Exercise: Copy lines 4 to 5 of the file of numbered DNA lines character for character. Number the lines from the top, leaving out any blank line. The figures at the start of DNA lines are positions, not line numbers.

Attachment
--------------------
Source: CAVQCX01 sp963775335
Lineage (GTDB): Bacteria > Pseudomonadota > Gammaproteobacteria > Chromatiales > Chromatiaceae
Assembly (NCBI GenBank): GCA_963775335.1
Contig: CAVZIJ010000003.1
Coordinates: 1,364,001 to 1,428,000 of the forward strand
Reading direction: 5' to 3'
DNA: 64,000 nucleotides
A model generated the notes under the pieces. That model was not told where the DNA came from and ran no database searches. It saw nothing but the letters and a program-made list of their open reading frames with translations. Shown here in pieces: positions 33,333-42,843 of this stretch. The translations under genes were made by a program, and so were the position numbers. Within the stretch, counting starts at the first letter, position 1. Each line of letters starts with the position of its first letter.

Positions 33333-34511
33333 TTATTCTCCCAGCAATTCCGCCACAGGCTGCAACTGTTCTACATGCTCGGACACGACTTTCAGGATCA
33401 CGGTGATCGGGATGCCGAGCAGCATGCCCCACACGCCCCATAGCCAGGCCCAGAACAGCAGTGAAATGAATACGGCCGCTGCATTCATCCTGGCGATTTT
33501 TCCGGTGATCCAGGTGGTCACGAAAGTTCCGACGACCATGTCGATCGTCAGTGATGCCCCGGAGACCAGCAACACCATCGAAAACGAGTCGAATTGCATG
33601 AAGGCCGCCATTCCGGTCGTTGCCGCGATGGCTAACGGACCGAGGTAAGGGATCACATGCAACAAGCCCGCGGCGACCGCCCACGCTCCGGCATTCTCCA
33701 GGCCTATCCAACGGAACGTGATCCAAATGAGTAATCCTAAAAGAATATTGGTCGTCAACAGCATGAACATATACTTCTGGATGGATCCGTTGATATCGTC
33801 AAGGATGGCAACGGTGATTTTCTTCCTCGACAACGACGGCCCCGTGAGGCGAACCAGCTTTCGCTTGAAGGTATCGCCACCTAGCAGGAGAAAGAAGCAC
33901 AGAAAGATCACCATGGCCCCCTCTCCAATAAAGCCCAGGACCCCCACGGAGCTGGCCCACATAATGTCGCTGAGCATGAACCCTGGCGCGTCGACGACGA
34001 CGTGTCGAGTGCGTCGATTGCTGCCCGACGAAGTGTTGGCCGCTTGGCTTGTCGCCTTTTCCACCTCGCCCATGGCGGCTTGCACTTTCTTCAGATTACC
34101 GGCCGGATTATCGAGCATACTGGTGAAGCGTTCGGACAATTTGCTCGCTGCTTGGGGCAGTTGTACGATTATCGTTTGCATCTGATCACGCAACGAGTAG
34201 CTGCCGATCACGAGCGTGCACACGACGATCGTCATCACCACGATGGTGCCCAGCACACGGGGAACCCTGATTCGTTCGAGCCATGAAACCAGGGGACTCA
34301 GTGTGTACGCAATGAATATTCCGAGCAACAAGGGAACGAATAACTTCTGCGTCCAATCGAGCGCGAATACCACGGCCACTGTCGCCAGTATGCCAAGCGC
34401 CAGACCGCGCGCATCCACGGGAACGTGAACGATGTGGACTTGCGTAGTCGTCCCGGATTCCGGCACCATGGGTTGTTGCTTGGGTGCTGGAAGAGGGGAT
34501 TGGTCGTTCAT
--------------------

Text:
Contig: CAVZIJ010000003.1
Coordinates: 1,364,001 to 1,428,000 of the forward strand